(File photo)

OUR VIEW: SNAP is a community group that’s good to grow

Surrey’s Natural Area Partnership protects the city’s natural environment

When it comes to editorials, this one’s a SNAP.

Surrey’s Natural Area Partnership (SNAP), was formed 18 years ago with the aim of protecting the city’s natural environment. Like its name suggests, it’s a partnership between the Green Timbers Heritage Society, the City of Surrey’s Parks Division, White Rock and Surrey Naturalists and the Sunnyside Acres Heritage Society.

Organizations like these grow more important by the day as land development and urban pressures increasingly take their toll on our local forests and streams.

See also: Youth SNAP into action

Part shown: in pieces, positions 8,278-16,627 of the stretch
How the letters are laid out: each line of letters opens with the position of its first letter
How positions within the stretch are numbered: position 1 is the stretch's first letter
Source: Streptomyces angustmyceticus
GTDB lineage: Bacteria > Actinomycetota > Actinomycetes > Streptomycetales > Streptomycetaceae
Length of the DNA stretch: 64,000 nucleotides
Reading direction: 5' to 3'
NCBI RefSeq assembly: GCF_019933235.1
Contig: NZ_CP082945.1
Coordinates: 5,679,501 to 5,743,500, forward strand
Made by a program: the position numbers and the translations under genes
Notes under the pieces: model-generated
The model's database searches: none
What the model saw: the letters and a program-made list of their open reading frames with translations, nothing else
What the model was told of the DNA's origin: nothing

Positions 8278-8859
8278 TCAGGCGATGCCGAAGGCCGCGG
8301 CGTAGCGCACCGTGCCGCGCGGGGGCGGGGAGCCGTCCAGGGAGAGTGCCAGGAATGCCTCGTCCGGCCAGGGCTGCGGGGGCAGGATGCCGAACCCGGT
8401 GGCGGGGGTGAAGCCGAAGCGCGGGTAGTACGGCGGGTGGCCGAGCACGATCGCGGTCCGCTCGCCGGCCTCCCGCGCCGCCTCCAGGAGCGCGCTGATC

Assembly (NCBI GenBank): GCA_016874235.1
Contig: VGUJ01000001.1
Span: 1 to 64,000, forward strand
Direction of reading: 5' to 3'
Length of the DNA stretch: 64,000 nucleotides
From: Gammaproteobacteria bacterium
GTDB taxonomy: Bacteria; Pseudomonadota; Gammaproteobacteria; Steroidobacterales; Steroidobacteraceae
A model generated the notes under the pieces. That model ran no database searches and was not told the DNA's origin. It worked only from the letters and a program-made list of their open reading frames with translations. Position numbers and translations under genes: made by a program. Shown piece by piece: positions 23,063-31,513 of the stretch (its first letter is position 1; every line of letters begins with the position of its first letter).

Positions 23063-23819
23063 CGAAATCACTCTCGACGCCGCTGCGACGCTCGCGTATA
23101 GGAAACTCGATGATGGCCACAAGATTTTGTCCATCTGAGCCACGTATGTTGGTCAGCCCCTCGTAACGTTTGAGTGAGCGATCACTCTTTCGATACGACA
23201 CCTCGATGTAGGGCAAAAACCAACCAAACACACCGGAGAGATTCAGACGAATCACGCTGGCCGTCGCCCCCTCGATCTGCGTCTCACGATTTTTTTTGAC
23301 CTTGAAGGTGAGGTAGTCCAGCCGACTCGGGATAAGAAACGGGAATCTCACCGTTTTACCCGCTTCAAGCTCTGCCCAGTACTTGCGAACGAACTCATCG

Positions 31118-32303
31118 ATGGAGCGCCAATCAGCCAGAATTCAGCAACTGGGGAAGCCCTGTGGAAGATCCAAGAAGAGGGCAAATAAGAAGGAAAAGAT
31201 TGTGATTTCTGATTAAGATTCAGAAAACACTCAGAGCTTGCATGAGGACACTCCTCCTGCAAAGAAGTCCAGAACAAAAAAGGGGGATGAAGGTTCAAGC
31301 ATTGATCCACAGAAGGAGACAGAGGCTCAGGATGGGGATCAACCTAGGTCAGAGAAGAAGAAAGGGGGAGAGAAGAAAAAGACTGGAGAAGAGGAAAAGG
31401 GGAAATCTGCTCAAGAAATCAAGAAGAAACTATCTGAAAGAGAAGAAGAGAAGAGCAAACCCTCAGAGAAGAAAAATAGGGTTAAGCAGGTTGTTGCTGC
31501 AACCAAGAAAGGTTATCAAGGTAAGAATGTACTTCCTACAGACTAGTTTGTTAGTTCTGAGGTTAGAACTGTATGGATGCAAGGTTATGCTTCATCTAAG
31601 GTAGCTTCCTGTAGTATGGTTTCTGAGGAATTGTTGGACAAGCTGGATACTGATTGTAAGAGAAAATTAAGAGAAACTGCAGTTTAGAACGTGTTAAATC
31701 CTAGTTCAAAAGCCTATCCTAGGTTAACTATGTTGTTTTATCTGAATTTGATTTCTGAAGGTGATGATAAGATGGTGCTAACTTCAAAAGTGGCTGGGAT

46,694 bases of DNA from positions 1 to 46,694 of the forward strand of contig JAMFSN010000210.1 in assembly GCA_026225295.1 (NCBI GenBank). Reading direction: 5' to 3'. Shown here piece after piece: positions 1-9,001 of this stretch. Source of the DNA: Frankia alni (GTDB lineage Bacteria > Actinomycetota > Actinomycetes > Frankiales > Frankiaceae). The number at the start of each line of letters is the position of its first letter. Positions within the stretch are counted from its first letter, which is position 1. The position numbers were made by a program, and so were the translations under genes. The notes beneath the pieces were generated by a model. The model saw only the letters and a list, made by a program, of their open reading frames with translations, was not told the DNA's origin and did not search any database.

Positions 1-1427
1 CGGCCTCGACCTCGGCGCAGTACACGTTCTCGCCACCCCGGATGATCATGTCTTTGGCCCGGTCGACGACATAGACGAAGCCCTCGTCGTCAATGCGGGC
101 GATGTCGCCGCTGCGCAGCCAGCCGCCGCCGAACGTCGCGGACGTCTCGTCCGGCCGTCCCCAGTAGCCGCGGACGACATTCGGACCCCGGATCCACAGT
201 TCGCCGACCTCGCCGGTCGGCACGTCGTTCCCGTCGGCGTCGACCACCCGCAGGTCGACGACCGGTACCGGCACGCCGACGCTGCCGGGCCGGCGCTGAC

See also: Newton-based Student-led programs reinforce stream banks

This year, 14 college and university students will be employed through the Canada Summer Jobs program, forming three teams to take care of trees, restore habitat,and do urban forest outreach. A pair of secondary school students will join their ranks later this summer.

The teams will nurture native plants, remove invasive vegetation, water trees and pick up garbage. Not only are these useful endeavours, but they also build character and provide the students an opportunity to learn from seasoned veterans in the business of managing urban forests.

They have their work cut out for them. Surrey has more than 1,500 hectares of green space, some 500 parks and about 100,000 trees.

So we congratulate SNAP on its 18 years of working hard to protect and improve on Surrey’s natural environment, the federal government for stepping up to help fund this program, and of course the members of this most worthwhile partnership.

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